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Stories from the Holy Land

I’ve lived in the Holy Land for the last seven months. This is my last week in Bethlehem before I head to India for a month, so I’ve been taking care of business. My apartment is nearly packed up: a pile of donations, a pile to leave with friends and a pile to take with me.

Just a few days ago, I went to the Jordanian Consular office in Ramallah to get a visa for my upcoming trip. After traveling two hours to get there, it was closed.
I made a new friend, a guy who also needed a visa and was equally disappointed to find the office locked.

The policeman guarding the embassy immediately sauntered over to chat with us, gun slung over his torso like a shield.

Click here to read the rest of “Stories from the Holy Land” by Cat Rabenstine for Mondoweiss.

Bethlehem shepherds, Operation Cast Lead, and a rogue state

Palestine Today: A Reality of Justice Denied
Media with Conscience

On December 24, Mondoweiss co-editor Adam Horowitz wrote:

“Israeli military kills 20-year old Gazan for herding animals too close to buffer zone.”

On December 23, Israeli forces shot and killed Salama Abu Harhish without warning while herding sheep and goats in Beit Lahya. Civilized nations don’t murder nonviolent civilians in cold blood, this time leaving a widow and day-old unnamed baby.

What “democracy” thrives on violence, spurns peace, and wages preemptive wars like Cast Lead. Besides America, only Israel, a global menace like its Washington paymaster/partner, together with Britain the real axis of evil.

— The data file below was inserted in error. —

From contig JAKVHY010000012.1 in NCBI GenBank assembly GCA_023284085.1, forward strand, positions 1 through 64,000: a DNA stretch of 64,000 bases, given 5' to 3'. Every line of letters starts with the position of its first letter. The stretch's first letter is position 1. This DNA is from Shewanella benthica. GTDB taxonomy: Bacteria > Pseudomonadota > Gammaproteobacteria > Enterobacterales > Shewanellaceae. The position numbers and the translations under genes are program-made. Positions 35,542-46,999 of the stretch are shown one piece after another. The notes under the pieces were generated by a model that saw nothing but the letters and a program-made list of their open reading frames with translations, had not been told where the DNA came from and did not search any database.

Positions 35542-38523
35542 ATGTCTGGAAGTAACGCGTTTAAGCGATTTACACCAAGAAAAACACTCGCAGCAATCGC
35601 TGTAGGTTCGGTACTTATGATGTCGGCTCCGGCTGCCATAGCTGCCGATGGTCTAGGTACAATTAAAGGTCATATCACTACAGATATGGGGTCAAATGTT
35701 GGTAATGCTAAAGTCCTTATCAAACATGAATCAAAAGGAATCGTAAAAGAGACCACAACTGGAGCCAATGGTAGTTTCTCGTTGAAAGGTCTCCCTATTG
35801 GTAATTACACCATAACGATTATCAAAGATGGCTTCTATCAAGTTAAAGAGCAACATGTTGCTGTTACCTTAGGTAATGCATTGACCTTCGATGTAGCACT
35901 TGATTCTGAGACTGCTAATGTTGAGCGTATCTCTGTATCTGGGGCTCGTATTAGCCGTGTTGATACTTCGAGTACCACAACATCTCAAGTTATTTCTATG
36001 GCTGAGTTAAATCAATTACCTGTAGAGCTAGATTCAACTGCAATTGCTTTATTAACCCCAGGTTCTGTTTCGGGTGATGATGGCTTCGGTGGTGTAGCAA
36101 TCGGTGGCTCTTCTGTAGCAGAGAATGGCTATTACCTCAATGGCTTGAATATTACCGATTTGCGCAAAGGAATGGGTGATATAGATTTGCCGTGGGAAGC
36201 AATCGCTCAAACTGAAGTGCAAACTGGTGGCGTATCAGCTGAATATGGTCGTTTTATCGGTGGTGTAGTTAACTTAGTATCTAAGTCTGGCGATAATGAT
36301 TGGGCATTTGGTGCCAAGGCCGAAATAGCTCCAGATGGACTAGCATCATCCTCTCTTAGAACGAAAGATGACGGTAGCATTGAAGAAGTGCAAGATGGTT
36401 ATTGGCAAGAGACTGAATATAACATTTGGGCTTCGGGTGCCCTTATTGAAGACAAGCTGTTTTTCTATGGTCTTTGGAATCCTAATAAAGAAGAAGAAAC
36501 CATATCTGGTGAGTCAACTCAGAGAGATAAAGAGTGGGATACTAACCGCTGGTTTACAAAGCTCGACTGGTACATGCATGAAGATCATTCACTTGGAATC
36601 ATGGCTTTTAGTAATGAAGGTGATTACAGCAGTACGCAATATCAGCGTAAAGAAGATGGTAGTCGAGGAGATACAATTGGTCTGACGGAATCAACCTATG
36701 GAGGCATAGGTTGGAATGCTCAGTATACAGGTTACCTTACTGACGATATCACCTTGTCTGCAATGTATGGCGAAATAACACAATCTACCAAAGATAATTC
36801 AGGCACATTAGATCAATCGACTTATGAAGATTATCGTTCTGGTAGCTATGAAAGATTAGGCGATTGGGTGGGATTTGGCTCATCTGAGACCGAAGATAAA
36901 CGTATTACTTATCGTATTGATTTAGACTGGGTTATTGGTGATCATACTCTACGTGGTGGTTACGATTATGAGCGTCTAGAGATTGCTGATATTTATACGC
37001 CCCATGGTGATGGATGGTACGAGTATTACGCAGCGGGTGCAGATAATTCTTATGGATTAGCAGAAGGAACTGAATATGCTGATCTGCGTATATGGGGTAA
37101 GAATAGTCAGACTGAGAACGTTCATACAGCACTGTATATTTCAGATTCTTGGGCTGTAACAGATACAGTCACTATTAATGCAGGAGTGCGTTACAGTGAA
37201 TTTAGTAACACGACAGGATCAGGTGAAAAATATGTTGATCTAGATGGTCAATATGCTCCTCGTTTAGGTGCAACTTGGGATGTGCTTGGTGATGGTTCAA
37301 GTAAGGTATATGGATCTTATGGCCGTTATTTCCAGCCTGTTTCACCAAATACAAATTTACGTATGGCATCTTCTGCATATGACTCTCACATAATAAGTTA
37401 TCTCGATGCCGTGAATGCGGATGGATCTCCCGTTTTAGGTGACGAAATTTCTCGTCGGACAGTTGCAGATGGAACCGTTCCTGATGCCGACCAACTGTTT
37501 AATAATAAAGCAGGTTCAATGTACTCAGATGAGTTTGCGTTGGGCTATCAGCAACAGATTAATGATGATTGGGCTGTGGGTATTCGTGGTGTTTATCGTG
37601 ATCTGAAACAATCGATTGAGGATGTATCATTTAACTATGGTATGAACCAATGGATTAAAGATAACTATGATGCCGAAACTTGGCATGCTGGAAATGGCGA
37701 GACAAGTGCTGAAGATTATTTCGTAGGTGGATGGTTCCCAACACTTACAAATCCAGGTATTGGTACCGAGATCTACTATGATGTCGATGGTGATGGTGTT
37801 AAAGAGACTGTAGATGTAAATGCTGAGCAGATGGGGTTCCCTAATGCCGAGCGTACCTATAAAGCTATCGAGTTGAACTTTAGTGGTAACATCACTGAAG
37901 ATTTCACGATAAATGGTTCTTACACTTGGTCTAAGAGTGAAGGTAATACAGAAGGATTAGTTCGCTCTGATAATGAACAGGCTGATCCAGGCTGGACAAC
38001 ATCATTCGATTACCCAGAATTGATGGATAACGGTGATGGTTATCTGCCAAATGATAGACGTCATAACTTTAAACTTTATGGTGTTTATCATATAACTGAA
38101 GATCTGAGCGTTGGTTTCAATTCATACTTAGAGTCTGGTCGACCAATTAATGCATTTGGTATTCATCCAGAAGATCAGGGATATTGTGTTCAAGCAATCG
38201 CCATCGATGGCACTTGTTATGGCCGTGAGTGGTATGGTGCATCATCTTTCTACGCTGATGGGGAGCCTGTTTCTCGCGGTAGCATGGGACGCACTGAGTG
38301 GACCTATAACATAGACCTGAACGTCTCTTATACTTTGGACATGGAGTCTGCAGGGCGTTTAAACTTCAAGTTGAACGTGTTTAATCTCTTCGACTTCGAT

Read the entire article here

Commemorating Operation Cast Lead in Gaza
The Palestine Telegraph

Gaza, (Pal Telegraph) – A demonstration commemorating the beginning of “Operation Cast Lead” was held Tuesday in the Gazan city of Beit Hanoun. Families of victims were in attendance, as were 5 International Solidarity Movement activists. Two years have passed since the Israeli attacks on Gaza, which killed over 1400 people in just 23 days. The vast majority of victims were civilians, including 350 children, according to the United Nations and other major human rights organizations.

The Local Initiative demonstration began at the railway street in Beit Hanoun, near some of the most horrendous attacks which occurred during the land, air and sea bombardment of Gaza. The group of around 40 continued into the ‘buffer zone’ to within 100m of the Israeli border, holding flags and photos of children killed two years ago. During the 23-day attack, none of Gaza’s 1.5 million inhabitants (including 800,000 children) were safe.

Read the entire article here